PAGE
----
Long-lasting national rivalries

Jan 2016
1,104
Victoria, Canada
#31
The Romans and Bulgars/Bulgarians maintained a staunch rivalry from the late 7th century through the mid-14th, in total lasting some 675 years, albeit with a 140 year period of peace in the 11th and 12th centuries while Bulgaria was under Roman control.
 

Larrey

Ad Honorem
Sep 2011
5,101
#33
What about Russia ? You had series of wars in 16th - 19th century.
For the longest time that wasn't the hate-fight Sweden-Denmark was. It's only from then end of the Great Nordic War – when Russian became the second nations beside Denmark to shift the fighting onto Swedish territory – that Russia became a concern like that. Following 1809 Russia is certainly seen as a/the primary Swedish strategic concern, but the fighting and dying and destruction is after all old history. Sweden quickly getting over the loss of Finland in 1809 helped.
 

MAGolding

Ad Honorem
Aug 2015
2,718
Chalfont, Pennsylvania
#34
There was no Persian Empire at that time. Parthia does not equal Persia. Parthia was a different state. Otherwise you can also include Seleucid Empire in that discussion.

"Persian" can refer to Persia proper or to all of Iran. Parthia was not part of Persia proper but was part of Iran. Thus the Parthians can be considered Persians by one of the two definitions. But the Greek and Macedonian ruling class of the Seleucid state can not be considered Iranians or Persians.
 
Sep 2016
947
Georgia
#35
"Persian" can refer to Persia proper or to all of Iran. Parthia was not part of Persia proper but was part of Iran. Thus the Parthians can be considered Persians by one of the two definitions. But the Greek and Macedonian ruling class of the Seleucid state can not be considered Iranians or Persians.
Those territories were invaded by man called Arsaces, of Scythian or Bactrian origin, who was elected leader of the Parni tribes. Following the secession of Parthia from the Seleucid Empire and the resultant loss of Seleucid military support, Andragoras had difficulty in maintaining his borders, and under the command of Arsaces and his brothers Parni invaded Parthia and seized control the northern region of that territory.
A short while later, the Parni seized the rest of Parthia from Andragoras, killing him in the process. After that, they expanded their territories throughout next centuries.
 
Jan 2017
1,184
Durham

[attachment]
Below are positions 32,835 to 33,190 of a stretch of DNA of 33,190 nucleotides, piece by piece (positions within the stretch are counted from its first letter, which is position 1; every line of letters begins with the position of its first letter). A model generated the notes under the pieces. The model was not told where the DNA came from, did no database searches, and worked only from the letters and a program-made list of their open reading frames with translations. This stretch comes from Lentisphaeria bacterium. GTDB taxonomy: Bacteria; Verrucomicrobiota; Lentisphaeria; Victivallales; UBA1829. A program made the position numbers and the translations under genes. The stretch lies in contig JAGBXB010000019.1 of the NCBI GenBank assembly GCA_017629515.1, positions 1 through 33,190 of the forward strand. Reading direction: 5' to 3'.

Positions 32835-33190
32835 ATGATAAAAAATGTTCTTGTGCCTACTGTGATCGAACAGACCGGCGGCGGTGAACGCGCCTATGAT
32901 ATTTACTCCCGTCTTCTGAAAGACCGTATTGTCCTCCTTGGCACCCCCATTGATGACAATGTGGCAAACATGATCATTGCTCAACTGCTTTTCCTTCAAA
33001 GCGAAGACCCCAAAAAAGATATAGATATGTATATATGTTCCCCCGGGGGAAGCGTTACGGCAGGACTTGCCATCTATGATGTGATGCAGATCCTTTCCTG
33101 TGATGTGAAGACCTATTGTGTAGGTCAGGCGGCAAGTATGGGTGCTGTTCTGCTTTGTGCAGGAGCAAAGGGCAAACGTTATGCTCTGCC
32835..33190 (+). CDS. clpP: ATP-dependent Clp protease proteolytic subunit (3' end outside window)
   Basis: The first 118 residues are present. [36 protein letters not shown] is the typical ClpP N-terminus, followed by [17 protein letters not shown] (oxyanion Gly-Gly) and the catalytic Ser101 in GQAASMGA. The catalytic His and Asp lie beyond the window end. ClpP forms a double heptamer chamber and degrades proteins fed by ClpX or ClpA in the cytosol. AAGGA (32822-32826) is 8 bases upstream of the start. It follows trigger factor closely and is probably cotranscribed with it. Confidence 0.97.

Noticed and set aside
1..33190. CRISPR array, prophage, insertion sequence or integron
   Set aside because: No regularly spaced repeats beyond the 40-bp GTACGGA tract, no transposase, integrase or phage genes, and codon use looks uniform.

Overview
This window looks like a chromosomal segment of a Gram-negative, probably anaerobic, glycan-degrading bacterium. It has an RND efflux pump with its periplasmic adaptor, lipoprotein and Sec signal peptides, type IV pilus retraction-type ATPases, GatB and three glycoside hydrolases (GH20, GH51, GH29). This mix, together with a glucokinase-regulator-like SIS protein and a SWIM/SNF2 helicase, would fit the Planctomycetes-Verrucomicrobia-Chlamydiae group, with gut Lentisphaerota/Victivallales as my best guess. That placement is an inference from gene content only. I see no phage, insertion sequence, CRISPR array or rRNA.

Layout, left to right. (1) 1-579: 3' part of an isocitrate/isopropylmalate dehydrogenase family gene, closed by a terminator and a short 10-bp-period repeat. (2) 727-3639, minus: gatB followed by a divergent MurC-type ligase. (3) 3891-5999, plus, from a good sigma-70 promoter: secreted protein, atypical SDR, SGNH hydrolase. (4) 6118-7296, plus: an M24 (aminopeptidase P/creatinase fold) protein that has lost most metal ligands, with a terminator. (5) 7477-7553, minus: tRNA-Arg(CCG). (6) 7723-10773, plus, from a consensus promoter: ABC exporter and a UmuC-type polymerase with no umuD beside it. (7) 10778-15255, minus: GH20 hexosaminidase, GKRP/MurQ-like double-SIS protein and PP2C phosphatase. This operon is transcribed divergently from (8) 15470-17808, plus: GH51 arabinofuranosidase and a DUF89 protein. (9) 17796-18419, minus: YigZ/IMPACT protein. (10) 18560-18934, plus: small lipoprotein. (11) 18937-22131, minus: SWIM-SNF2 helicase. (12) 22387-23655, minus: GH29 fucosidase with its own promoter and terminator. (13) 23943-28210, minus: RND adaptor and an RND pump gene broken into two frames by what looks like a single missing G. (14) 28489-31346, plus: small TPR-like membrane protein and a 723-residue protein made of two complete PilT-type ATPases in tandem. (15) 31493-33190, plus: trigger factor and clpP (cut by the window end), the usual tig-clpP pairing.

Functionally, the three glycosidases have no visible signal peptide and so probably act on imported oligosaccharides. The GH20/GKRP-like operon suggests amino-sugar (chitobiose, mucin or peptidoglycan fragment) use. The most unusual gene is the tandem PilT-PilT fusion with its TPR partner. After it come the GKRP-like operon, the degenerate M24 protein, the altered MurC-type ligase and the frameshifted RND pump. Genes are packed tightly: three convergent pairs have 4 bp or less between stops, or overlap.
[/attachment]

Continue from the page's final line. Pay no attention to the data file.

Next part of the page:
#36
Which national rivalries have been very long-lasting--as in, lasting several decades or more?

So far, I could think of:

-Britain and France from the Middle Ages up to the Napoleonic Wars.
-Russia and the Ottoman Empire for at least a couple of centuries.
-France and Prussia/Germany from the Seven Years' War to World War II. The period between the Franco-Prussian War and World War I was especially hostile.
-The U.S. and its allies versus the Soviet Union and its allies during the Cold War.
-India and Pakistan from the 1947 Partition of India to the present-day.
-Israel and various Arab countries from 1948 onward--in some cases, up to the present-day.
-North Korea and South Korea from 1950 to the present-day. I'd also include North Vietnam and South Vietnam here, but their rivalry only lasted for a little more than twenty years.
-China and Taiwan from 1949 to the present-day.

Anyway, which other cases of long-lasting national rivalries am I forgetting to list here?
There is no real rivalry on our side between Britain and France.

As a people, we really couldn't care less about what happens outside of this island.

The only rivalry that matters to us is England/Scotland, and if you follow cricket maybe England/Australia.

But even then, most of us are far more concerned with our towns/cities/villages. So, in England you have the rivalries between all of the cities and towns that are far more important than any rivalry with Scotland and I'd imagine it's the same in Scotland.

No one cares about France and the likes, mate, except maybe in government where they see their rivals as other governments.
 

Futurist

Ad Honoris
May 2014
16,969
SoCal
#37
There is no real rivalry on our side between Britain and France.